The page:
Unlike, say, Buckingham Palace which you can stand in front of and photograph, it seems quite difficult to get up to The Emperor’s front door. There is some kind of limited daily tour – conducted only in Japanese – that visits some non-public areas but I can’t tell you about it because we didn’t do it.
However, the East Gardens are open to wander around and are a fascinating collection of horticulture, including areas given over to cultivating roses, tea, bamboo and a plot of land where trees representing each of Japan’s 47 prefectures have been planted. There’s an area called Cherry Blossom Island which, I imagine, will be amazing in a few months. Surprisingly, at least one tree was in bloom but it stood out against the bare winter branches of most of the plants.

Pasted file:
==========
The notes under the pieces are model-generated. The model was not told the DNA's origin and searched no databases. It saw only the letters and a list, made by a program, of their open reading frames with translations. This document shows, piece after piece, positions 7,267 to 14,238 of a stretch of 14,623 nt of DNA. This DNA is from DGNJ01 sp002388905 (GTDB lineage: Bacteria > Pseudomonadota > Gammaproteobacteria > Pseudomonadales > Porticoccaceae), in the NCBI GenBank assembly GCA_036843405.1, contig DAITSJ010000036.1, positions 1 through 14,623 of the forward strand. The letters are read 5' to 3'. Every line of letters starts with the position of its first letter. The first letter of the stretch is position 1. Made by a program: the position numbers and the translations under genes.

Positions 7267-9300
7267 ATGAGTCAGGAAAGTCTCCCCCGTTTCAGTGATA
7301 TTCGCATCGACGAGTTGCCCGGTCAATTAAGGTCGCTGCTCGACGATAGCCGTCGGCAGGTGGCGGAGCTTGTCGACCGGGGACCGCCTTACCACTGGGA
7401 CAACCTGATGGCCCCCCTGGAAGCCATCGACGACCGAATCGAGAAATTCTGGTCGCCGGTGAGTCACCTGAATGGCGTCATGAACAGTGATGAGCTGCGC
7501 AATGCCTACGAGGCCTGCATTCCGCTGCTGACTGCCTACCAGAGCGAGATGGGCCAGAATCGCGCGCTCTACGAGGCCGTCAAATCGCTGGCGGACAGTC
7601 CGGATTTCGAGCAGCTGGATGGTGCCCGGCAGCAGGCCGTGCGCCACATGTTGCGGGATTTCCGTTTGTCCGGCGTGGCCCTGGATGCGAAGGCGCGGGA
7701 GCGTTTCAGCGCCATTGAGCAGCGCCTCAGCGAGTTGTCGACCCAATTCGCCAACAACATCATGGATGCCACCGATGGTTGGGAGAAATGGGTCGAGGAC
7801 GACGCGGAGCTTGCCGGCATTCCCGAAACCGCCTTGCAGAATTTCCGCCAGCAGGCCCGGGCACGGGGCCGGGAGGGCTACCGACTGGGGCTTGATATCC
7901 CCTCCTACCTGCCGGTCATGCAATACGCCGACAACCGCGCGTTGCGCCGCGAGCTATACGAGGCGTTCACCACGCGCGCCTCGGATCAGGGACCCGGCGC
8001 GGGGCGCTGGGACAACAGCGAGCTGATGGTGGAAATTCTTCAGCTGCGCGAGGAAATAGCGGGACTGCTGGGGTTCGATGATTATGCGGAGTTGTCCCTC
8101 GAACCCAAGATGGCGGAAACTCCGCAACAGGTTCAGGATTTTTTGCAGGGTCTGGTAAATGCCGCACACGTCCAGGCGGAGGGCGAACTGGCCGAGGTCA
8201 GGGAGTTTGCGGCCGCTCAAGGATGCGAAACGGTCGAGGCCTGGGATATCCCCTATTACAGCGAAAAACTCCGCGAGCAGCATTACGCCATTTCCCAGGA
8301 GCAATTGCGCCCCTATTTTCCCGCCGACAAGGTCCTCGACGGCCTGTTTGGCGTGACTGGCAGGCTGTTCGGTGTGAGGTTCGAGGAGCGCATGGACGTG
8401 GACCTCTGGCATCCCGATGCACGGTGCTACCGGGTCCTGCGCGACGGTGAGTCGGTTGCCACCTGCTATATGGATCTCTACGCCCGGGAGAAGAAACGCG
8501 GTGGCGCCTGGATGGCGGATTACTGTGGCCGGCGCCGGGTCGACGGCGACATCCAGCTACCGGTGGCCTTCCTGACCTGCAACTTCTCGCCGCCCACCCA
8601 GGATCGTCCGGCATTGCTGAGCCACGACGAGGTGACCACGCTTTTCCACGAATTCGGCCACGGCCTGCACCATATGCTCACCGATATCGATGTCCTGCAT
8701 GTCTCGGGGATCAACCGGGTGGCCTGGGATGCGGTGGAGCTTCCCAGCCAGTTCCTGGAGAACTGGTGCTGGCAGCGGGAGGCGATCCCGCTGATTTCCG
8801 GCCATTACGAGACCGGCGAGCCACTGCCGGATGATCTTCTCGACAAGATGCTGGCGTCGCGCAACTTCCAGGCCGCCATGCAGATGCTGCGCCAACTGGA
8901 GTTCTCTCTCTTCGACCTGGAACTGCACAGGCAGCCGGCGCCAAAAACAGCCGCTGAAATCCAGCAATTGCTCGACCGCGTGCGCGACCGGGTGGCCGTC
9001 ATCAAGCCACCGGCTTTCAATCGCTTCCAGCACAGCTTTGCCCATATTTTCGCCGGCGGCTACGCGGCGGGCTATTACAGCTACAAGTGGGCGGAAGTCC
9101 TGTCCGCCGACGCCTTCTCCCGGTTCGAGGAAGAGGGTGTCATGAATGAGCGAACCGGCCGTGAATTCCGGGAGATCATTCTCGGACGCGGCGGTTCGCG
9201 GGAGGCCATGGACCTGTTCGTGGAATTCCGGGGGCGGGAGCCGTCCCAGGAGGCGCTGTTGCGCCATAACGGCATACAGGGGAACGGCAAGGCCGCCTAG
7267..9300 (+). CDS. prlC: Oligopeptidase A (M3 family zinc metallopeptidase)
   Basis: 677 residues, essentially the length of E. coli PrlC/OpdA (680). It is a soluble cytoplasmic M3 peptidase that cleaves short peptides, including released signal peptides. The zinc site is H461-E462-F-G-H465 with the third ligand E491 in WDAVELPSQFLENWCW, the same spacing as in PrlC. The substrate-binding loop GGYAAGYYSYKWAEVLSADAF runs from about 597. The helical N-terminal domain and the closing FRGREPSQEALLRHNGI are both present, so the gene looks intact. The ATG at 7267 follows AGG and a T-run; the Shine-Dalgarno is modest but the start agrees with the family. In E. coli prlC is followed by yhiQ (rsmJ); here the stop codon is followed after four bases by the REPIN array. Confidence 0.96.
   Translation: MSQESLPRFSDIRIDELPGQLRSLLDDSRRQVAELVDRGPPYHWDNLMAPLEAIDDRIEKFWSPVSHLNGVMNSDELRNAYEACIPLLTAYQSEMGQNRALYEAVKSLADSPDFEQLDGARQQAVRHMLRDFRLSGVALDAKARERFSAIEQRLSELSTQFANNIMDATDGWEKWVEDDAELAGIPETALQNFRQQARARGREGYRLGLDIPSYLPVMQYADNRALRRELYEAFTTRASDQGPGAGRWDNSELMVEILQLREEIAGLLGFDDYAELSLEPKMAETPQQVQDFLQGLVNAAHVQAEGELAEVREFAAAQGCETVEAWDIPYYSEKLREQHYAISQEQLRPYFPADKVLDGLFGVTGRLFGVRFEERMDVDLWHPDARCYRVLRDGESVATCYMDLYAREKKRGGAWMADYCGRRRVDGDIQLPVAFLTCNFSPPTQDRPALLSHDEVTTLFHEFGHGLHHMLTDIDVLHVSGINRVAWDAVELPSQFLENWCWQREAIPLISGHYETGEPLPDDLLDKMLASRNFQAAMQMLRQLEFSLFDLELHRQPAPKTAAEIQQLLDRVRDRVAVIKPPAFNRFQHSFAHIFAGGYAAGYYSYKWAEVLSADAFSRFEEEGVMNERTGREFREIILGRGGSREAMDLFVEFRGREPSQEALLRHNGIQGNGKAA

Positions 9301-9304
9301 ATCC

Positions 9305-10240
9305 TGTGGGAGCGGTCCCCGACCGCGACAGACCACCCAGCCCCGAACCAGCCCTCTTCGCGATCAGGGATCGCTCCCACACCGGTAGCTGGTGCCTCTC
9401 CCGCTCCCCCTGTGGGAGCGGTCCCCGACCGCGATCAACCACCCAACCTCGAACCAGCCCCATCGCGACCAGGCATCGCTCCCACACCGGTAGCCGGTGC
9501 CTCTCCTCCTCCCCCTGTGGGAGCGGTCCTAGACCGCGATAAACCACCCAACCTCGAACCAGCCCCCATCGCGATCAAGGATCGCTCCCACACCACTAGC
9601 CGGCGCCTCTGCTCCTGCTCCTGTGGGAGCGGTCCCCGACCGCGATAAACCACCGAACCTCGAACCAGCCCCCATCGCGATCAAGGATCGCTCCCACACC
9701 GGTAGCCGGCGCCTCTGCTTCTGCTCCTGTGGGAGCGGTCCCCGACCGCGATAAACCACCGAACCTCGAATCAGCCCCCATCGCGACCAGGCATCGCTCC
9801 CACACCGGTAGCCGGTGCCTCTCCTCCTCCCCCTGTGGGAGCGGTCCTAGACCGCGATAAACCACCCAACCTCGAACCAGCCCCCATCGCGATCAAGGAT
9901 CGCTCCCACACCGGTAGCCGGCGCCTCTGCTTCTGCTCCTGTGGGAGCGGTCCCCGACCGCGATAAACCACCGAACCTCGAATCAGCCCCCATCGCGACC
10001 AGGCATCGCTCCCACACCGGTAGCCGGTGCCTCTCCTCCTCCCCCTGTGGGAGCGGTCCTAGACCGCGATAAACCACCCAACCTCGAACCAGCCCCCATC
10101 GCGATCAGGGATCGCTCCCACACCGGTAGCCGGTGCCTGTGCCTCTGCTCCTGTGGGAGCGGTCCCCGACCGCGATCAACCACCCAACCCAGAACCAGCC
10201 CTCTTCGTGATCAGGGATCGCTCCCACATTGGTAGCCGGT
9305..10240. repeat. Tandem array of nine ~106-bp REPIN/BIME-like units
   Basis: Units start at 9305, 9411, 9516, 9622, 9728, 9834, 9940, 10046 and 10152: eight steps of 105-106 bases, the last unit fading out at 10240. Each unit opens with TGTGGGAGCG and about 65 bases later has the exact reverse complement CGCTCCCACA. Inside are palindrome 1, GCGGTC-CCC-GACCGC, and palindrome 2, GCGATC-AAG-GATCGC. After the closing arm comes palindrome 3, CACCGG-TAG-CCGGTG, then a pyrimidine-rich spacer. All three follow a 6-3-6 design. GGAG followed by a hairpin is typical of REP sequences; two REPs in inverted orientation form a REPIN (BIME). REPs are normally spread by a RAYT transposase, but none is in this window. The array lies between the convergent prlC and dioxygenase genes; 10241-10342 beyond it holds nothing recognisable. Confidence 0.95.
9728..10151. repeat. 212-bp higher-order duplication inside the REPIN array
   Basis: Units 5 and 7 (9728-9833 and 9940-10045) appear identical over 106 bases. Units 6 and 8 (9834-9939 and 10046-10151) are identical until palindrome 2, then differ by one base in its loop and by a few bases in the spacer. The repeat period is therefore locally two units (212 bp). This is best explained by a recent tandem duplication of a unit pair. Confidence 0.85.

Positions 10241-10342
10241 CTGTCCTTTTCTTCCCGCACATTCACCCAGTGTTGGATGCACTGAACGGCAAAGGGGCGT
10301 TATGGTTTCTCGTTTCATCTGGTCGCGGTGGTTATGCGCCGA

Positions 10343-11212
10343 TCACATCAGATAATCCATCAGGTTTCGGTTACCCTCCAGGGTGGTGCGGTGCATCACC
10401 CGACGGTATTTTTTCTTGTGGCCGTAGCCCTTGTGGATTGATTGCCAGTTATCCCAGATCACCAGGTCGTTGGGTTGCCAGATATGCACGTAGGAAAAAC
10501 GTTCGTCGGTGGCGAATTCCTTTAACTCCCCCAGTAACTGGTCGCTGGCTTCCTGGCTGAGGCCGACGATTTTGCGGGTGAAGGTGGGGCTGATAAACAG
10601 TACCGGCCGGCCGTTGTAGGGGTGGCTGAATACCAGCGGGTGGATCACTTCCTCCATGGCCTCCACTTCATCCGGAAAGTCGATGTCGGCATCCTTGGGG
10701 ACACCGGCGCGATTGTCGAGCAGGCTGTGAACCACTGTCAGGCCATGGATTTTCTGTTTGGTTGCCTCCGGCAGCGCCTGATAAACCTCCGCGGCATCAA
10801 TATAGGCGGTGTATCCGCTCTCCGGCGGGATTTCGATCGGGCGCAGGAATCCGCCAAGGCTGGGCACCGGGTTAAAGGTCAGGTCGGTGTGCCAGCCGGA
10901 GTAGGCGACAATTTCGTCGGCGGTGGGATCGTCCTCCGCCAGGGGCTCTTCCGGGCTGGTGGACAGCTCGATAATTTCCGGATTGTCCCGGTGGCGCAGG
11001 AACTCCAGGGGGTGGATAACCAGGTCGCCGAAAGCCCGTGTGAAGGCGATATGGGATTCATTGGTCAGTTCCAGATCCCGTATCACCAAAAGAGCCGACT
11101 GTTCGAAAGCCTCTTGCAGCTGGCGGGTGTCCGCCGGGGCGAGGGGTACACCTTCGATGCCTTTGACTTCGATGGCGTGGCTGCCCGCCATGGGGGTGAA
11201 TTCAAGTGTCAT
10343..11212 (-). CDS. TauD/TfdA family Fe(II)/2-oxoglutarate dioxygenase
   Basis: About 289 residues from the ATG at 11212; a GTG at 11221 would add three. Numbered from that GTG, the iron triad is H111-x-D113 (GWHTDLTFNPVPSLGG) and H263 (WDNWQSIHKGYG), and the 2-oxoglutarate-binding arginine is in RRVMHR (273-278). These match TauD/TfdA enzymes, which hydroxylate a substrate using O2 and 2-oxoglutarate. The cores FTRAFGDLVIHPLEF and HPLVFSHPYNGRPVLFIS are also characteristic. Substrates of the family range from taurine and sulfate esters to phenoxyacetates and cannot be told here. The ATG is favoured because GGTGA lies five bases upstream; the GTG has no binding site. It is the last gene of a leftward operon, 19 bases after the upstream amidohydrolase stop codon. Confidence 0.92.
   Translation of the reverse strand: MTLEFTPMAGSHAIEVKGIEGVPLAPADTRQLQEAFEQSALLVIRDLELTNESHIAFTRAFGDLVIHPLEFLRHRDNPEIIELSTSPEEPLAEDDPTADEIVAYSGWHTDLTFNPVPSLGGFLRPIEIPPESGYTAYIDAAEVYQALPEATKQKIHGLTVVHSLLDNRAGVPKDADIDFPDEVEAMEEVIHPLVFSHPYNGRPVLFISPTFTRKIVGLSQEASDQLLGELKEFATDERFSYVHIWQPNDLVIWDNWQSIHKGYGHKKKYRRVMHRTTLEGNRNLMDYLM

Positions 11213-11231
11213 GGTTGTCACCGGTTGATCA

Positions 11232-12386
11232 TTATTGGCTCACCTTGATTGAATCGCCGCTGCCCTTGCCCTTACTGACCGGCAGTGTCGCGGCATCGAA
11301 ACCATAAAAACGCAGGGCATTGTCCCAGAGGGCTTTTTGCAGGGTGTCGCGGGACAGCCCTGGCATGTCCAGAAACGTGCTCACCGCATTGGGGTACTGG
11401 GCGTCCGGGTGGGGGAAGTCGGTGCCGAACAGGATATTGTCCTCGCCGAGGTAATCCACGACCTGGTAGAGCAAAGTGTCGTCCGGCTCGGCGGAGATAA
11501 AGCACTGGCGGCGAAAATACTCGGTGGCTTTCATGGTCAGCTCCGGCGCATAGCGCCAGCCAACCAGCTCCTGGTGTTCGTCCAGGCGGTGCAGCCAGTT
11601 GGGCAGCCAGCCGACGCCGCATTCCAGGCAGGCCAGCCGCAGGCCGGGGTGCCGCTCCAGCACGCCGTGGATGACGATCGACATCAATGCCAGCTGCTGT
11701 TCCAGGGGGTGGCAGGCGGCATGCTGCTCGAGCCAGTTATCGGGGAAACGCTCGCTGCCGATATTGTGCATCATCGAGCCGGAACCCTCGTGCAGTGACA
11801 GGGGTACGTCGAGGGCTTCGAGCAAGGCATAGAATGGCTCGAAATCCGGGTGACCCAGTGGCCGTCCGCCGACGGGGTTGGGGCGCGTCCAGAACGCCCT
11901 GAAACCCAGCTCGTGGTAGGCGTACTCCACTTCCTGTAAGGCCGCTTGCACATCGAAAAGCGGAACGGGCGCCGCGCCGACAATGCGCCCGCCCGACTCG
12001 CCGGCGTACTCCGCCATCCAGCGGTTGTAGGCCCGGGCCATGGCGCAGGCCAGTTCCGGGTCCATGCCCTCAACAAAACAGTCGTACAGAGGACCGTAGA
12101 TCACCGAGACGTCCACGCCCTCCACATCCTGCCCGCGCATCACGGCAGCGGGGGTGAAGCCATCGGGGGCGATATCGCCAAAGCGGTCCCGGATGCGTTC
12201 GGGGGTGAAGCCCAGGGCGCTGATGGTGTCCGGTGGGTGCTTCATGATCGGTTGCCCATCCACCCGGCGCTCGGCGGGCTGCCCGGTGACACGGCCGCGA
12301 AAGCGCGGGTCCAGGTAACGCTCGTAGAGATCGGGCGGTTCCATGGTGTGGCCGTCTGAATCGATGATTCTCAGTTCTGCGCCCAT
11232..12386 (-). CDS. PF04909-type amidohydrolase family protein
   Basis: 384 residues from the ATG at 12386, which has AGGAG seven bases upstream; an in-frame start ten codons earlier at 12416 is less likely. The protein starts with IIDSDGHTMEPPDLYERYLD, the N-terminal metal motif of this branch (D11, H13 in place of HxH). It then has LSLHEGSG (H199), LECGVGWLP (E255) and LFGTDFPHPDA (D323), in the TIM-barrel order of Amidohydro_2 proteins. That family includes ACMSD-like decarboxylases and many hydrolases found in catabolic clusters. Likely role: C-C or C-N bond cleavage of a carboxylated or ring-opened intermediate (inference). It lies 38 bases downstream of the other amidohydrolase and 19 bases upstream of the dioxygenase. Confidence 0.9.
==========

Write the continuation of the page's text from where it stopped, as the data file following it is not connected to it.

Towards the end of your wander around the gardens, if you follow the route suggested in the free map (and why wouldn’t you?), there’s a 18th century Japanese garden complete with running water, pool and wooden bridge.
Around the gardens there are examples of guard houses, a museum and a beautiful example of a tea house (pictured). There’s also a late 1960s concert hall and buildings named Gakuba and Shoryobu on the guide (which house some of the aforementioned administrative offices; for the Music Department & Archives Department).
All-in-all, a place of beautiful, traditional tranquility in the heart of modern Tokyo. Open from 9am if you’re interested.
Photo of Day 6: Tsukiji Fish Market, Tokyo
Some reports suggest that Tsukiji Fish Market is the largest wholesale seafood market in the world. I can’t vouch for that but it could take several hours to walk around the stalls of all the intermediate wholesalers. Although, as a sightseer, you don’t get several hours. The inner market is open to tourists from 10am, by which time most wholesalers are packing-up & the professional buyers have taken their fish away to be served-up across the city. That’s not to say there’s nothing to see; just most of the selling is over for the day.